2. Is there any type of high-tech invention or device that connects a real gun to an interactive video TV/computer screen software game so that a gun owner can practice aiming and firing their own gun in a simulated combat practice game?

  3. In principle you should check the barrel after any FTE event. However, in a live situation you don’t have time. If you get a squib you are just going to be SOL and the bad guy wins.

  4. Bolt-over-base malfunctions should never be tapped and racked. Since the base of the cartridge hasn’t been captured by the extractor, racking it will not remove the round. It will feed the next round. Now you have not one but two cartridges jammed into the feeding area. And in an AR-15, with its small, enclosed receiver, they can get really wedged in there.

    It would be nice if there was one solution to every possible problem, but there’s really no replacement for learning to properly diagnose and respond to a variety of issues.

    The correct response to a bolt-over-base malfunction is Lock/Rip/Rack/Reload.

    • This.

      In my limited experience shooting, I have NEVER seen a situation where tap-rack would do any good whatsoever. On the other hand, I have had numerous failures requiring lock-strip-clear-reload.

      As for checking a barrel for obstruction, the easiest tool is a flashlight–shine it in through the muzzle and observe the chamber.

  5. I practice putting spent shells in my Glock mags to practice. Sometimes tap/rack works. Other times, it jams the shell and I have to drop the mag, rack a few times, slap a new mag in and get back into the fight. I once had to quickly field strip the Glock to release the shell, but I am glad I practice these drills because they are not intuitive.

  6. When I go to the range, I carry a little $5 goose-neck bore light just in case I need to check for an obstruction. It’s part of my kit, just like ear and eye protection. And no, I don’t look down the barrel when I check. 🙂

    In an SD situation, tdiinva is right: anyone who has a squib is totally f^cked. Only on CSI can someone shoot a quib out of the barrel.

  7. You forgot the second half.

    Train like you will fight, because you will fight like you trained.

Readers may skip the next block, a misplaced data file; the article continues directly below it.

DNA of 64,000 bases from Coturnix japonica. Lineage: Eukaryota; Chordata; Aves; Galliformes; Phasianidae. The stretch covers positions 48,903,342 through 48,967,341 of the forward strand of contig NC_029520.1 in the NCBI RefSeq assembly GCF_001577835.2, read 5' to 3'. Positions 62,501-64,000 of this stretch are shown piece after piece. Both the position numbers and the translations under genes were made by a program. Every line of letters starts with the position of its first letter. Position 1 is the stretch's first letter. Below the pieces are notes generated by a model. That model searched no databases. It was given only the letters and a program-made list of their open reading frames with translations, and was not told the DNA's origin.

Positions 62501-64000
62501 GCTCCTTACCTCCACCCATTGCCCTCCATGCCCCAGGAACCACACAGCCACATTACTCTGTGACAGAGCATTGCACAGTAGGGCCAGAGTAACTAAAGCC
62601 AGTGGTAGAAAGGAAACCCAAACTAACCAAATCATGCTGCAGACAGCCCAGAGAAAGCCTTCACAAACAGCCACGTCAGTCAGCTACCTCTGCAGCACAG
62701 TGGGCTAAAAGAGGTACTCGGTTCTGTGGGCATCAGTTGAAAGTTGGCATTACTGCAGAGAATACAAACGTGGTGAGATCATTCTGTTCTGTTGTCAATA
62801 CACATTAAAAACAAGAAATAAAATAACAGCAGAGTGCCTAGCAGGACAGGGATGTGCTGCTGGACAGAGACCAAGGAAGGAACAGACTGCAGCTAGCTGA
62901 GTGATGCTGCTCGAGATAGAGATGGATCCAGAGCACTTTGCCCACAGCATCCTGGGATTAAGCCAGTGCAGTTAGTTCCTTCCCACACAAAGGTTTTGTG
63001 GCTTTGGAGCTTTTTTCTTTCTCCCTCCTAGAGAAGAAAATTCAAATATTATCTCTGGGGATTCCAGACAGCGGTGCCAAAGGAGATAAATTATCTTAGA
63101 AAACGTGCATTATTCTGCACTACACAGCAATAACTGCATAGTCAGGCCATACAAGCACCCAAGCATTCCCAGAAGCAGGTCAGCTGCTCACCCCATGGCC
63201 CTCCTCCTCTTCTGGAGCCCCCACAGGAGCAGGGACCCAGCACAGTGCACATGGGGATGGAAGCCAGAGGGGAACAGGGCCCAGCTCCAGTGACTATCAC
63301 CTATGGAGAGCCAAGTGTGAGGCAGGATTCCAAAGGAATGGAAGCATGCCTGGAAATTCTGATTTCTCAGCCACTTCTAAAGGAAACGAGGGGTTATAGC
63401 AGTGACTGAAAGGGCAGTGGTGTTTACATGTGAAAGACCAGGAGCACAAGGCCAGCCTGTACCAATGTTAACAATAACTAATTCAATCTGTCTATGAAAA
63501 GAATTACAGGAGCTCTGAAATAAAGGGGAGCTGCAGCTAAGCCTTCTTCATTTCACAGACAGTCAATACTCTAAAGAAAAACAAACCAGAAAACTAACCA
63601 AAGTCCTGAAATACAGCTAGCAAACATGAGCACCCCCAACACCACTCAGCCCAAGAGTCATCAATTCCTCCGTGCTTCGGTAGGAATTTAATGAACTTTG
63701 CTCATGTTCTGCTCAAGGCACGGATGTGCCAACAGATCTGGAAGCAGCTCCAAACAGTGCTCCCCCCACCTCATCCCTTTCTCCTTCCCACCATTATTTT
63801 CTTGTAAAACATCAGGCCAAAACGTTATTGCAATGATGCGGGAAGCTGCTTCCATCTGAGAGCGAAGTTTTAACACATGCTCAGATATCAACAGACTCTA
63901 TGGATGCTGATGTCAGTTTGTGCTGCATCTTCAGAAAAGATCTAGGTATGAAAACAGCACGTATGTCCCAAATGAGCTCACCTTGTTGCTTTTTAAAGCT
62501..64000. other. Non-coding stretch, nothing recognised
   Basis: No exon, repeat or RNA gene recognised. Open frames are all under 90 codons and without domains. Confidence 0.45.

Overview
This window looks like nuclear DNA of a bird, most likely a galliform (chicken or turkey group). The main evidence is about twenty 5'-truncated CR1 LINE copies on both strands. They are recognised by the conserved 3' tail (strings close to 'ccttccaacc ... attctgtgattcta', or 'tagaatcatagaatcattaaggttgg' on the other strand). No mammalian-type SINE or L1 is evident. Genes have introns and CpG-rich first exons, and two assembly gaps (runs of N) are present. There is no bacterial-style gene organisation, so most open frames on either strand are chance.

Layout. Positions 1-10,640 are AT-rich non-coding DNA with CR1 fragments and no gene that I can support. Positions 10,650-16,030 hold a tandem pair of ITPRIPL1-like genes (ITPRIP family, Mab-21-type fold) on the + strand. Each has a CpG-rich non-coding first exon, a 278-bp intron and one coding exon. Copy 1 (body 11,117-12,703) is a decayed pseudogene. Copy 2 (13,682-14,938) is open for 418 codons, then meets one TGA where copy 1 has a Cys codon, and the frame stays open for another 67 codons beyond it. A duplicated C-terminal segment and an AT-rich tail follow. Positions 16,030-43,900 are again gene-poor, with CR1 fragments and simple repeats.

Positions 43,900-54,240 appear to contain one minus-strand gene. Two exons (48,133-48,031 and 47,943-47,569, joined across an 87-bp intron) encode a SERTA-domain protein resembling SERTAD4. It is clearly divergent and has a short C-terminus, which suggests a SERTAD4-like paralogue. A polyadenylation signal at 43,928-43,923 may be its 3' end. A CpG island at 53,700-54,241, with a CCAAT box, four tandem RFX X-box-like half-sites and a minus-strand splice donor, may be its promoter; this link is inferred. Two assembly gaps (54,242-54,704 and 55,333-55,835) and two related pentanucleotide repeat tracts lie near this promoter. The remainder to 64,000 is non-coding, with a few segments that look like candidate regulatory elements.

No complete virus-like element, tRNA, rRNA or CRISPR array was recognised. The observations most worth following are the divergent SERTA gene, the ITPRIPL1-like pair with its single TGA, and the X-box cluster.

Immediate action drills have to be part of muscle memory to be useful. But in training, if something feels wrong, stop and evaluate.

    The companion to fight-train is: Train to standard, not to time. Do it correctly, even if slow. Speed comes with repetition, unfortunately lots of it. Nothing like a HE projo lobbed 10Km when it was supposed to go 11Km, but it was done to time.

  8. If you make sure your magazine is propperley seated and you slingshot and dont ride the bolt/slide, you should just about never have to tap rack ready. I have observed very few FTF/FTE that were not caused by the shooter.

    I have had squibs before. Maybe it was just during my experences, but I knew right away something was wrong. They sound and feel very weird.

    Any sort of instinctive reaction can get you into trouble. You need to be able to recognize a malfunction and propperley clear it, or better yet, transition to a different firearm. Tap rack ready is antiquated, IMHO.

  9. I think the only time when Tap, Rack, Bang should be done is when it is the very first round in the magazine.
    I have owned, and have fired several weapons that were very easy to, if you were not extremely vigorous in inserting the magazine, not fully seat the magazine.
    When that happened, it would not strip the first round. The solution was to tug on the bottom of the magazine (or use the pink to push down on it), then slap it home securely, tugging to make sure it was fully seated. It has become a habit for me to tug on any magazine to be sure that it is properly seated before dropping the slide.